Sen. Kamala D. Harris, who will upon a formal vote by the Democratic National Convention become the first Black woman to appear on a major party’s presidential ticket, faced questions about her race from conservative commentators of color Wednesday.
Dinesh D’Souza made a case against referring to Ms. Harris as “African American,” while the sister duo known as Diamond and Silk speculated the California Democrat is “not even Black.”
Ms. Harris, whose parents were immigrants born in Jamaica and India, faced those attacks and others soon after effectively becoming her party’s vice presidential nominee Tuesday.
Presumptive Democratic presidential nominee Joseph R. Biden named Ms. Harris his running mate earlier Tuesday, quickly leading President Trump’s backers to turn their fire on his rival’s choice.
Mr. D’Souza referred to Ms. Harris hours later as “supposedly African American” and noted that her father has reportedly claimed to be the descendant of a Jamaican slave owner.
“African American in the American context generally means having a direct relationship to the experiences of slavery and segregation and Jim Crow so on,” Mr. D’Souza said on Fox News.
“Kamala Harris seems to be descended less from the legacy of, let’s say, Frederick Douglass, than she is from the legacy of the plantation itself,” he said later in the segment.
Mr. D’Souza, a native of India who became a naturalized U.S. citizen in 1991, subsequently reiterated his argument on Twitter in a series of social media postings into Wednesday.
“The ‘first Black woman’ hoopla is based on the idea that finally a female descendant of slaves can make it all the way to the White House. The problem is that Kamala Harris is descended from one of Jamaica’s largest slaveowners. This exposes the whole morality tale as a farce,” tweeted Mr. D’Souza, a conservative author who pleaded guilty in 2014 to campaign finance fraud but later pardoned by Mr. Trump.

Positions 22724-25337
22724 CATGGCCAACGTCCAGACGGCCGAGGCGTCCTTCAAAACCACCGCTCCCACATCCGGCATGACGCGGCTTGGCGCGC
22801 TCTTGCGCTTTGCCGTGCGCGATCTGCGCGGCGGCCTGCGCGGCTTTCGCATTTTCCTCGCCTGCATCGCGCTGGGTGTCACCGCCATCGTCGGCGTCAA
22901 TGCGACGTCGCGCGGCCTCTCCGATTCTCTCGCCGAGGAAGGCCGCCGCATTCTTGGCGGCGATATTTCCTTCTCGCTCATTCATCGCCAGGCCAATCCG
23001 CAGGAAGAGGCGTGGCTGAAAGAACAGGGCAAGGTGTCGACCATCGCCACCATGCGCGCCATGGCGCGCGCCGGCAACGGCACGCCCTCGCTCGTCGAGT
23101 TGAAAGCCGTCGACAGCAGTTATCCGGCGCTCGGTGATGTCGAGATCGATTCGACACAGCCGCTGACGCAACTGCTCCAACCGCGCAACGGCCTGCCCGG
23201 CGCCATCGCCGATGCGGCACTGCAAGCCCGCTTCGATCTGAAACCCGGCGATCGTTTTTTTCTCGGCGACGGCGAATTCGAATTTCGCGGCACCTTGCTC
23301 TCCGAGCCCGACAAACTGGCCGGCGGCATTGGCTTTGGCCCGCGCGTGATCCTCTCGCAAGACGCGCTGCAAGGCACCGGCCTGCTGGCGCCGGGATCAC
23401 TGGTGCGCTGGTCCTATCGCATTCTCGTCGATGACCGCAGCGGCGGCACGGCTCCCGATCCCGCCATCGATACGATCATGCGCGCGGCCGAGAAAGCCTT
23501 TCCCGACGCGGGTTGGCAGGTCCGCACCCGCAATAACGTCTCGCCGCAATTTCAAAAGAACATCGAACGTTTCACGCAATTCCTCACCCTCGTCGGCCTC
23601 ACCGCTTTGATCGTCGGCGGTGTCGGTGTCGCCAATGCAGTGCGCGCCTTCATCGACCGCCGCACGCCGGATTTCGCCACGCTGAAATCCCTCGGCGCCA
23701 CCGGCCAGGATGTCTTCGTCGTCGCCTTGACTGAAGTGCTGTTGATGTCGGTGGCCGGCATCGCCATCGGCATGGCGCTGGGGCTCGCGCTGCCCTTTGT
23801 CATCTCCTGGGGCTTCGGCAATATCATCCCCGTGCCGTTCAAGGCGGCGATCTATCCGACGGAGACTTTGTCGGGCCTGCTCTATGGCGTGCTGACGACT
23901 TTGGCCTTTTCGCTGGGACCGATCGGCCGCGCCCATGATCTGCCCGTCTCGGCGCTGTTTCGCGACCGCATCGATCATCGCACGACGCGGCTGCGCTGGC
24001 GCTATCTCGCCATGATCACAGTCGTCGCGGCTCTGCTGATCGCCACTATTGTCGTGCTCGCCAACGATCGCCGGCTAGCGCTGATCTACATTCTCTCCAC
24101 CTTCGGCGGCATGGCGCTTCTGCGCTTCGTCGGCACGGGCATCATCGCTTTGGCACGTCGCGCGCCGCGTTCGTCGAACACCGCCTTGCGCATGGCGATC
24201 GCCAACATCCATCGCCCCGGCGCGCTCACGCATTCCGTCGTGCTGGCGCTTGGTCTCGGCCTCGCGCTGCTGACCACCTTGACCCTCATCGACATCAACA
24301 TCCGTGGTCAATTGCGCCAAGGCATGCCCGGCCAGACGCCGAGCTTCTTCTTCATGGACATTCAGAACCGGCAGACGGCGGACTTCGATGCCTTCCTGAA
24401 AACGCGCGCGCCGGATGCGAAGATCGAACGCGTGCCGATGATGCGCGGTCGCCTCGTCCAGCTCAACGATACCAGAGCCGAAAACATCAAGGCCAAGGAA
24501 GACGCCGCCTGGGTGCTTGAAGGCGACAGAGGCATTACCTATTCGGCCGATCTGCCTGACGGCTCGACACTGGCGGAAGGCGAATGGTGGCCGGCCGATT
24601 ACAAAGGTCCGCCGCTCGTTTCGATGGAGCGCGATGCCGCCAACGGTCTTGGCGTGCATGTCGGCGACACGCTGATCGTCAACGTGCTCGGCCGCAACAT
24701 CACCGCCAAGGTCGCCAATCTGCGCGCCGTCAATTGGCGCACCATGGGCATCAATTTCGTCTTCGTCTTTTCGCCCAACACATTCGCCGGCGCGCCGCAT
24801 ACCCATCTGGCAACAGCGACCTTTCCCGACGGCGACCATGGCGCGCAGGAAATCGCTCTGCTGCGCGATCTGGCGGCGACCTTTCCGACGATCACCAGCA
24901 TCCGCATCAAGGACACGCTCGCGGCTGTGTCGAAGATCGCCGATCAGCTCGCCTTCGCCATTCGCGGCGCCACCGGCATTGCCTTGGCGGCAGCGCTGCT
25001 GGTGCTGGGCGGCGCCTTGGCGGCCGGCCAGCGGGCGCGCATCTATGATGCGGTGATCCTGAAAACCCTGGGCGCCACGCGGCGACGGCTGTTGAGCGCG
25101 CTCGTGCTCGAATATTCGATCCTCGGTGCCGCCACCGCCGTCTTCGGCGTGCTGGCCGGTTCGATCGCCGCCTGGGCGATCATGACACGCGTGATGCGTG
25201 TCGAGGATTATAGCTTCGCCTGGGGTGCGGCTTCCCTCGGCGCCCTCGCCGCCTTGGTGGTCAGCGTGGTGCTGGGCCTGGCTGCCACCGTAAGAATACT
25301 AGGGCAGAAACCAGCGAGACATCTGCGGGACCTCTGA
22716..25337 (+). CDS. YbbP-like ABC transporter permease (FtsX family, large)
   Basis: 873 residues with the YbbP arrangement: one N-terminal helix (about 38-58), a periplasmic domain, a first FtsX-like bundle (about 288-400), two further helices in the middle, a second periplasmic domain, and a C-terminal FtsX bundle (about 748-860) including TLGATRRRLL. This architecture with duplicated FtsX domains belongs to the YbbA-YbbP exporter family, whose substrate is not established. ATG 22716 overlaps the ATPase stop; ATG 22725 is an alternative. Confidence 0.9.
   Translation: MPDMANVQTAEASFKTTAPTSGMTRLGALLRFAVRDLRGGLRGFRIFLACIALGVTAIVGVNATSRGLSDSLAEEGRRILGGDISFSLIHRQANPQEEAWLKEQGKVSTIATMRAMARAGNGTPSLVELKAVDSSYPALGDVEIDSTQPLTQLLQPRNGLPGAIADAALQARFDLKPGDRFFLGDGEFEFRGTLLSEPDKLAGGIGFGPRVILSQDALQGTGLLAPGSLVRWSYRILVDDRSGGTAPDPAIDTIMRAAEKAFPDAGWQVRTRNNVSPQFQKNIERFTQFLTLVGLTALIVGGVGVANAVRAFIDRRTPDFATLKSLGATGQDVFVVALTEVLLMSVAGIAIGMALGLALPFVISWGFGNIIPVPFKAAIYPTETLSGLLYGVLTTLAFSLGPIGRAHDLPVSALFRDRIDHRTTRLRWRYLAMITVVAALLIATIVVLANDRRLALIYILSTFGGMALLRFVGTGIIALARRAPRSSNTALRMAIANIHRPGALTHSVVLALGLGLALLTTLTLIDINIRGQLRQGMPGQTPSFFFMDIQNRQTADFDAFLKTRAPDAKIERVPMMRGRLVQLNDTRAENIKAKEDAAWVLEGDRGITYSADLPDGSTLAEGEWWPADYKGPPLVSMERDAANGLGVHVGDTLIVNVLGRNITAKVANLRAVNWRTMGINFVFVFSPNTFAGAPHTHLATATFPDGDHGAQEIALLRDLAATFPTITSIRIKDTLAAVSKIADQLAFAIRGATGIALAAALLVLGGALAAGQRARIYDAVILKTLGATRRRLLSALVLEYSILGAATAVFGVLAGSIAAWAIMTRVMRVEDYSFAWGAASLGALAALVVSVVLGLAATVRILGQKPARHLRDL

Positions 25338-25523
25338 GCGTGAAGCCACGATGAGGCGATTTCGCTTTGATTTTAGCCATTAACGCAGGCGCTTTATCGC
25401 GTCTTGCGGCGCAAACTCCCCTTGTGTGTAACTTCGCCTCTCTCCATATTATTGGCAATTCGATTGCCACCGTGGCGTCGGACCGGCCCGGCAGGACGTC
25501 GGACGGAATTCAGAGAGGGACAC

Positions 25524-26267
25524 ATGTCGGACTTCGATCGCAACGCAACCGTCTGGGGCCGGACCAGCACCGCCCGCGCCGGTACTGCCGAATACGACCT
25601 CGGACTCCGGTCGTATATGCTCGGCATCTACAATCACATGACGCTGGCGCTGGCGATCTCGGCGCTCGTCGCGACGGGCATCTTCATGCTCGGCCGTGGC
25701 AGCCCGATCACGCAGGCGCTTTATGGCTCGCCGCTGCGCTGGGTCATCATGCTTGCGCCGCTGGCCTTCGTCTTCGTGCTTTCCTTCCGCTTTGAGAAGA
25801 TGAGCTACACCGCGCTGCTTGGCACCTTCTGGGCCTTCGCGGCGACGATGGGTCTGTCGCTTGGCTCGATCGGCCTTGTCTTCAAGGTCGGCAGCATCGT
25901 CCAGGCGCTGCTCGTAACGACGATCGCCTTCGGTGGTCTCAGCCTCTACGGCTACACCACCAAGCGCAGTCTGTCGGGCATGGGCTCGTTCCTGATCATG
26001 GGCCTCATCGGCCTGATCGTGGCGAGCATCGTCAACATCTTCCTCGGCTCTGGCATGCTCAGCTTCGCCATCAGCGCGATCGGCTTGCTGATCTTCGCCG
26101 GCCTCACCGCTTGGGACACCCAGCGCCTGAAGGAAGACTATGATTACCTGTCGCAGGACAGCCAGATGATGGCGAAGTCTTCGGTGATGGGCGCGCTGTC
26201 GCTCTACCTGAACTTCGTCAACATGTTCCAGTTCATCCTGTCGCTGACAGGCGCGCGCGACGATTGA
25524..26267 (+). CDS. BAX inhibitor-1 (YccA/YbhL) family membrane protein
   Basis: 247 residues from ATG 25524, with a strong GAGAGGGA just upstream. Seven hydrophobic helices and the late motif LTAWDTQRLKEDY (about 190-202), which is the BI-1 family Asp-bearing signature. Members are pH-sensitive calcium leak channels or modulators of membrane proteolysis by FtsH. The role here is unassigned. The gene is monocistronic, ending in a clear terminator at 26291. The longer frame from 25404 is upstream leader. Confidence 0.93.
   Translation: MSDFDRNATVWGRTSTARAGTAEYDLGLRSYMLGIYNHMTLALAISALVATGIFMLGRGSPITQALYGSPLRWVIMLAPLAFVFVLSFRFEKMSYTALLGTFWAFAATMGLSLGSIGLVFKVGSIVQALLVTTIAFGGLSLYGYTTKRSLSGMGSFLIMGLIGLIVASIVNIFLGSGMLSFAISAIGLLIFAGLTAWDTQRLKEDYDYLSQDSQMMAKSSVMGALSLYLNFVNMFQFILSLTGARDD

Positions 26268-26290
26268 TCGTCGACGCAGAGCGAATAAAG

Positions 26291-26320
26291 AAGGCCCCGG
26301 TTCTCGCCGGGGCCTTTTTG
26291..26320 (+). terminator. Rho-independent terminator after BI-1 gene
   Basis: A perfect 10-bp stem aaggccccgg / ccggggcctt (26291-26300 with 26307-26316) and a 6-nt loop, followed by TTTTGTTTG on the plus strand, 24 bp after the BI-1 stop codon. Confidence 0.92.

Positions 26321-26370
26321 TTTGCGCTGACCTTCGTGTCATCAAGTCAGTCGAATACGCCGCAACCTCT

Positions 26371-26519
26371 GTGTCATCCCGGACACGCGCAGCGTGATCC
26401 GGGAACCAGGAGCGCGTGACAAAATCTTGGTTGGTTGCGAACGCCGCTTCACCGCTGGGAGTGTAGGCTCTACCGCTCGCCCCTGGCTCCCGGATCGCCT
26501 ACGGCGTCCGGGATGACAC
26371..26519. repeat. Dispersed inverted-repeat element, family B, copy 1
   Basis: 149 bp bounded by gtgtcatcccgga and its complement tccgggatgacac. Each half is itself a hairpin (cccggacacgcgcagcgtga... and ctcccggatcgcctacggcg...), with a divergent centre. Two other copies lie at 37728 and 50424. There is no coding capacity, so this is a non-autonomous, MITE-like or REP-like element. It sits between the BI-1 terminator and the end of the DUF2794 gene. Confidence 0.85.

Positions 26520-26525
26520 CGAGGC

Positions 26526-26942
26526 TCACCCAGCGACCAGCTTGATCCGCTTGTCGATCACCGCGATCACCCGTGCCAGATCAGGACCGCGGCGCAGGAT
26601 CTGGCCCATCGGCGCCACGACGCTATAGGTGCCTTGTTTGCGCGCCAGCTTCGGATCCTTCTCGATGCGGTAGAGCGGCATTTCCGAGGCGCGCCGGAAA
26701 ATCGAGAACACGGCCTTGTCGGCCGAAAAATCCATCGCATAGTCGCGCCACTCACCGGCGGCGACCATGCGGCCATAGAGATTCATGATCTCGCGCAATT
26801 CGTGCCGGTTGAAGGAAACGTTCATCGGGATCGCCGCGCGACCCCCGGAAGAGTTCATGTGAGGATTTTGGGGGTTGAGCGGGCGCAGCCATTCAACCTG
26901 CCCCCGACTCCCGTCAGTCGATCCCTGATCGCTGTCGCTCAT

Lynnette Hardaway and Rochelle Richardson — Black siblings best known as Diamond and Silk, respectively — made similar remarks while being interviewed on talk radio, meanwhile.
“Kamala is not even Black,” Ms. Richardson said on WMAL in Washington, D.C. “So you know when she talks about racism, that’s why she don’t care about it. She’s not even Black.”
“Somebody claimed that she was Asian American and then they are saying she’s Indian. I don’t know what she is,” Ms. Hardaway added.
Neither the Biden campaign nor a spokesperson for Ms. Harris immediately returned messages seeking their reactions to the remark made about her race.
Media Matters for America, a liberal group that monitors conservatives media outlets, first reported on the comments Wednesday.
Ms. Harris, 55, was born in Oakland, California. Her father, Donald J. Harris, was born in British Jamaica, and her mother, Shyamala Gopalan, was born in Tamil Nadu, India. They emigrated to the U.S. in 1961 and 1960, respectively, and attended the University of California, Berkeley.
Mr. D’Souza and Diamond and Silk have been among the president’s most unwavering supporters and regularly come to his defense. Mr. D’Souza, for example, recently insisted Mr. Trump was correct when he mispronounced “Thailand” last week, resulting in him being widely mocked on social media afterward.
Ms. Hardaway and Ms. Richardson, on their part, recently made waves for spreading misinformation and conspiracy theories about the novel coronavirus pandemic, including falsely claiming that quarantining makes people sick, which preceded the duo being dumped in April from Fox Nation, the subscription service run by Fox News.
More recently, they spoke at a Trump reelection campaign rally in late June in Tulsa, Oklahoma, and have launched a new show, Diamond and Silk Crystal Clear,” that debuted on Newsmax TV over the weekend.
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